The place where we receive the salvation brought by Jesus is the Church, the community of those who, having been incorporated into this new order of relationship begun by Christ, can receive the fullness of the Spirit of Christ.
Understanding this salvific mediation of the Church is an essential help in overcoming all reductionist tendencies. The salvation that God offers us is not achieved with our own individual efforts alone, as neo-Pelagianism would contend. Rather, salvation is found in the relationships that are born from the incarnate Son of God and that form the communion of the Church.
Because the grace that Christ gives us is not a merely interior salvation, as the neo-Gnostic vision claims, and introduces us into concrete relationships that He Himself has lived, the Church is a visible community.
In her we touch the flesh of Jesus, especially in our poorest and most suffering brothers and sisters. Hence, the salvific mediation of the Church, “the universal sacrament of salvation”, assures us that salvation does not consist in the self-realization of the isolated individual, nor in an interior fusion of the individual with the divine. Rather, salvation consists in being incorporated into a communion of persons that participates in the communion of the Trinity.
Both the individualistic and the merely interior visions of salvation contradict the sacramental economy through which God willed to save the human person.
The participation, in the Church, in the new order of relationships begun by Jesus occurs by means of the sacraments, of which Baptism is the door, and the Eucharist is the source and the summit. In this, the inconsistency of the claims to self-salvation that depend on human efforts alone can be seen.
Against this, the Faith confesses that we are saved by means of Baptism, which seals upon us the indelible character of belonging to Christ and to the Church, from which derives the transformation of the way of living our relationships with God, with other men and women, and with creation.
Thus, purified from original, and all other sins, we are called to a new existence conforming to Christ. With the grace of the seven sacraments, believers continually grow and are spiritually renewed, especially when the journey becomes more difficult.
When they abandon their love for Christ by sinning, believers can be re-introduced into the order of relationships begun by Christ in the sacrament of Penance, allowing them to again walk as He did. In this way, we look with hope toward the Last Judgement, in which each person will be judged on the concreteness of his or her love, especially regarding the weakest.
The salvific sacramental economy is also opposed to trends that propose a merely interior salvation. Gnosticism, indeed, associates itself with a negative view of the created order, which is understood as a limitation on the absolute freedom of the human spirit. Consequently, salvation is understood as freedom from the body and from the concrete relationships in which a person lives.
In as much as we are saved “by means of offering the body of Jesus Christ”, true salvation, contrary to being a liberation from the body, also includes its sanctification.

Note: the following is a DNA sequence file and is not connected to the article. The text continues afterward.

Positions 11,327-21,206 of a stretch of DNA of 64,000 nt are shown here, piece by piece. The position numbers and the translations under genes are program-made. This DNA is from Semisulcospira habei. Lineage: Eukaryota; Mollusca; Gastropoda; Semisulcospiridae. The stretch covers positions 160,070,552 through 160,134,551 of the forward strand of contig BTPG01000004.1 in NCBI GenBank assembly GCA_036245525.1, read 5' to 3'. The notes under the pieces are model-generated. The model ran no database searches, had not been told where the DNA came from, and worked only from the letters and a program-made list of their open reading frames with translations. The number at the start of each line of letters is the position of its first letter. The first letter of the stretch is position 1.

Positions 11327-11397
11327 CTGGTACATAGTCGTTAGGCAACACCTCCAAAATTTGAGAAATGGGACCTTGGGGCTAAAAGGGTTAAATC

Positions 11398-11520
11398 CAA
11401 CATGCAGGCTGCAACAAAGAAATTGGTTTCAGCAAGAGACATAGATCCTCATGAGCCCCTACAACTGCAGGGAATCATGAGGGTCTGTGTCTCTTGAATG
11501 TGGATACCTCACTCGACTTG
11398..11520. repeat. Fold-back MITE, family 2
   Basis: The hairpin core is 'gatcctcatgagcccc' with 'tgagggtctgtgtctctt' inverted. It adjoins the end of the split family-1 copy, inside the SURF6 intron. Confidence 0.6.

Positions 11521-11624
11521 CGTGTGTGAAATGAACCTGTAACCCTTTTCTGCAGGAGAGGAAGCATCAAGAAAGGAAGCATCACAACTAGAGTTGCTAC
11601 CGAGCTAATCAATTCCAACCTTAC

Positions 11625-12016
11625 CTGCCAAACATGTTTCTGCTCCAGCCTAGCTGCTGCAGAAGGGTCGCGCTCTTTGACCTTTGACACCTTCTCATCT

The human body was shaped by God, who inscribed within it a language that invites the human person to recognize the gifts of the Creator and to live in communion with one’s brothers and sisters.
By his Incarnation and his paschal mystery, the Savior re-established and renewed this original language and communicated it in the economy of the sacraments. Thanks to the sacraments, Christians are able to live in fidelity to the flesh of Christ and, as a result, in fidelity to the concrete order of relationships that He gave us. This order of relationality requires, in a particular way, the care of all suffering humanity through the spiritual and corporal works of mercy.
Conclusion: communicating the faith, in expectation of the Savior
The awareness of the fullness of life into which Christ the Savior introduces us propels Christians onward in the mission of announcing to all the joy and light of the Gospel.
In this work, Christians must also be prepared to establish a sincere and constructive dialogue with believers of other religions, confident that God can lead “all men of good will in whose hearts grace works in an unseen way” towards salvation in Christ. While dedicating herself with all of her efforts to evangelization, the Church continues to invoke the definitive coming of the Savior, since it is “in hope that we are saved”.
The salvation of men and women will be complete only when, after having conquered the last enemy, death, we will participate fully in the glory of the risen Jesus, who will bring to fullness our relationship with God, with our brothers and sisters, and with all of creation.
Total salvation, of the body and of the soul, is the final destiny to which God calls all of humanity. Founded in faith, sustained by hope, and working in charity, with the example of Mary, Mother of the Savior and first among the saved, we are certain that “our citizenship is in heaven, and from it we also await a savior, the Lord Jesus Christ. He will change our lowly body to conform with his glorified body by the power that enables Him also to bring all things into subjection to Himself”.